Scam of the day – October 19, 2017 – Congress forces IRS to suspend multi-million dollar Equifax contract

In the Scam of the Day for October 8th, I reported to you about the recent announcement that Equifax, the company responsible through its own negligence for 145 million Americans becoming in serious danger of identity theft for the rest of their lives, was awarded a 7.25 million dollar contract to provide security and fraud detection services to the IRS.  Making the problem even worse was the fact that the contract was a no-bid contract.

Now under pressure from numerous members of Congress the IRS has temporarily suspended the contract while the IRS investigates Equifax’s systems and security.  The suspension of the contract means that taxpayers wishing to set up accounts with the IRS through its Secure Access program which enables taxpayers to access certain online services will be unable to do so.  Taxpayers who already had set up accounts with the IRS to use the Secure Access program, however,  will still be able to use their accounts.



Relying on the IRS to protect the security of our data is somewhat problematic because the IRS itself has had a number of instances where its security practices have been lacking.  When it comes to protecting ourselves from identity theft there are numerous simple steps we should all take in order to protect ourselves.  I provide them in great detail in my book “Identity Theft Alert.”  However, here are a few of the things we all should do:  Freeze your credit, monitor your credit reports and all of your accounts, use complex passwords, use nonsensical security questions, use dual factor authentication, use security software on all of your devices and keep the software updated with the latest security patches,  never click on links or download attachments unless you have verified that they are legitimate and limit the places you provide your Social Security number as much as possible.  Your doctor, for instance,  may ask for it, but he or she doesn’t need it.

Scam of the day – October 31, 2014 – Free credit score scams

Based on the information contained in your credit reports, your credit score can have a significant effect on whether you are granted a loan and at what interest rate, whether you will be hired for a job, whether you will be sold insurance, whether you can rent an apartment or many other purposes.  We all have a right to an annual free credit report from each of the three major credit reporting agencies, however, your free credit report will not provide you with your credit score.  Recently many people are receiving emails with offers to provide a free copy of your credit score.  Unfortunately, as with any other email or text message that requires you to provide personal information such as your Social Security number which is required to obtain your credit report or credit score, you cannot be sure that the offer is legitimate.  In some instances, companies offering to provide “free” credit reports or scores are actually signing you up for a continuing service that you may not either desire or need.  These sites generally ask for your credit card number, but tell you that they only need the credit card number for verification purposes.  Of course, that it is a lie.  If you were getting something free, you would not need to provide a credit card number.   They are getting your number to use it to charge you monthly fees for services that you may not have thought you ordered.  Even worse however, are scams in which the company offering to provide you with your free credit score is actually just scamming you in order to get your Social Security number which they will use to make you a victim of identity theft.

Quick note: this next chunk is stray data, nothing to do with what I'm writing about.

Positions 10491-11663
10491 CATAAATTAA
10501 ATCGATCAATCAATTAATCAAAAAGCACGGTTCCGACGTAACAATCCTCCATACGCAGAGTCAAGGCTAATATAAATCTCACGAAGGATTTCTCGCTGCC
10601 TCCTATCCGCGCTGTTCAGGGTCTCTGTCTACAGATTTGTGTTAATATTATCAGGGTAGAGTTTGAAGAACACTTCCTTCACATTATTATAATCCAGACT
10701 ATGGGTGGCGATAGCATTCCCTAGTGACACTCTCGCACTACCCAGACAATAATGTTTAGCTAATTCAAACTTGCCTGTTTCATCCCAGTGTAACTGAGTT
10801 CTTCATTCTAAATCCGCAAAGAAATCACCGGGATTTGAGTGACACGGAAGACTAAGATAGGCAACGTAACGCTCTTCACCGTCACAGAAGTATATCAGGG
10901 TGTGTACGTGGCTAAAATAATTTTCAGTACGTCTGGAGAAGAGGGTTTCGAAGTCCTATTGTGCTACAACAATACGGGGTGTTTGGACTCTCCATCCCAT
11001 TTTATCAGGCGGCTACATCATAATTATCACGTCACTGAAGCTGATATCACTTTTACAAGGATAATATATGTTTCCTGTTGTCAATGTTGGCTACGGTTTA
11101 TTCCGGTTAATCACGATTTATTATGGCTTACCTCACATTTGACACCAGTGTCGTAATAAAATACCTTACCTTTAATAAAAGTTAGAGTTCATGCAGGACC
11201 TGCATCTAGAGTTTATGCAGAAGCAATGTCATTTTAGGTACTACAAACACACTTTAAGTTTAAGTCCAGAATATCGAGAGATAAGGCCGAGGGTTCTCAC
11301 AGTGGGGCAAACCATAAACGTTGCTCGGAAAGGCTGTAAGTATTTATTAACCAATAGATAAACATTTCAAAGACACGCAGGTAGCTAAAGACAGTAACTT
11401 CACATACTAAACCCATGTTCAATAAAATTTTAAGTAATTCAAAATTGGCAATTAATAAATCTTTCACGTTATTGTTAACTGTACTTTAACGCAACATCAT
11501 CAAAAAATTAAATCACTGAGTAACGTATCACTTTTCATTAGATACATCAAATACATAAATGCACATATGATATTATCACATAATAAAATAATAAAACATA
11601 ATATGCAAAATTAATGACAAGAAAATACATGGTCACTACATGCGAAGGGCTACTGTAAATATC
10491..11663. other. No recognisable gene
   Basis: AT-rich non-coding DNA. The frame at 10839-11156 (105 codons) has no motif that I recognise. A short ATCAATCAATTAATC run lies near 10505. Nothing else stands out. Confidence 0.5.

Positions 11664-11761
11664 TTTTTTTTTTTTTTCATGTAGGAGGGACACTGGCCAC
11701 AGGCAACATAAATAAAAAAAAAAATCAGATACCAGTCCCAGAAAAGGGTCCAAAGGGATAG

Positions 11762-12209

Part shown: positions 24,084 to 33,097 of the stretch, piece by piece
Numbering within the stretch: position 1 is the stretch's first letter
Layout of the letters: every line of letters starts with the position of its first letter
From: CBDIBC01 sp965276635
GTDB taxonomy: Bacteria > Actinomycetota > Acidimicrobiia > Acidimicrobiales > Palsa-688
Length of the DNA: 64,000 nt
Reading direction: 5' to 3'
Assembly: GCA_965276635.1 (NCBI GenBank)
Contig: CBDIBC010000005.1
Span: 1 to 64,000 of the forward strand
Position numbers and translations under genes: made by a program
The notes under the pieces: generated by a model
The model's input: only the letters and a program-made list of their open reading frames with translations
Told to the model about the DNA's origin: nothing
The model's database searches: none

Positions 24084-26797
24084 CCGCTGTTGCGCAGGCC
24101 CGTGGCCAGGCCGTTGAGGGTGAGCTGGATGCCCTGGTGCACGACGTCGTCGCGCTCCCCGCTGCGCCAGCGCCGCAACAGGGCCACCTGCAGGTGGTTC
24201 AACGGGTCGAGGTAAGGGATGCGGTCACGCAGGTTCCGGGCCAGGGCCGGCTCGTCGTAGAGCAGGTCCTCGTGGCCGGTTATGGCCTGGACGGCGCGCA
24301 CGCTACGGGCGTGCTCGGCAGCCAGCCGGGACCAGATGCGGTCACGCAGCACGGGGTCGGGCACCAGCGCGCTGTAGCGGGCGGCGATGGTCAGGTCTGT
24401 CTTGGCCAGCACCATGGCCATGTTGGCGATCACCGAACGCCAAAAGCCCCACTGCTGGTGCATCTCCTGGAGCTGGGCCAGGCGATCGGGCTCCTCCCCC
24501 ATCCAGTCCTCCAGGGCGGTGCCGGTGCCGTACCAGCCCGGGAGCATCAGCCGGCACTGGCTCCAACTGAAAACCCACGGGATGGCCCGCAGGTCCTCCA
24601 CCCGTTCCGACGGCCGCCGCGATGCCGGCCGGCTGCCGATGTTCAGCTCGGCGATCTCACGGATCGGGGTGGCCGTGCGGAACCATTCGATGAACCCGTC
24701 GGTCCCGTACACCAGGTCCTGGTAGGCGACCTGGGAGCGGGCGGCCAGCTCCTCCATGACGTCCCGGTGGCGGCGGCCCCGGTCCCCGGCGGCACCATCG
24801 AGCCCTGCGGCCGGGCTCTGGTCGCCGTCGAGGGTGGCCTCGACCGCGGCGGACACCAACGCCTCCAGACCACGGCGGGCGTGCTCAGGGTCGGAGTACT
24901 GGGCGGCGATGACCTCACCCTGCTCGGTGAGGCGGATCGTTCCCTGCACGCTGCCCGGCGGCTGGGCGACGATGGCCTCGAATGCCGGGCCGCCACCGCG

As I always say, you cannot trust any email or text message to be legitimate.  Never click on links, download attachments or provide personal information in response to unsolicited emails or text messages.  The risk is too great.  If you want your free credit reports from each of the three major credit reporting agencies, Equifax, Transunion and Experian, the only place to go is the website  It is important to monitor your credit report not just to find evidence of identity theft, but also to find mistakes that may appear on your report that can adversely affect your credit score.  As for your credit score, the website is a legitimate website that you can trust, that encrypts your data and provides your credit score for free.

Scam of the day – October 28, 2014 – Healthcare worker pleads guilty to identity theft

Florida medical assistant La Toya Yvette Tillman has been convicted of aggravated identity theft and sentenced to three years in prison.  Through her work at Gastroenterology Consultants she was able to access the database for the entire Memorial Healthcare System, one of the largest health care systems in the country.  Tillman stole personal information including patients’ names, dates of birth and Social Security numbers which she sold by the thousands to identity thieves who, in turn, used the information to file fraudulent income tax returns and commit income tax identity theft.  The lack of security in the health care industry nationwide is far worse than that of retailers such as Target, Home Depot and others that have been the victims of major data breaches.  This case in particular points to the problem of insider identity theft where rogue employees, having access to personal information of patients are able to steal that information.   Regardless of how strong a company’s security is to withstand an attack from outside of the company, it is necessary to combine that security with strong security from threats within the company.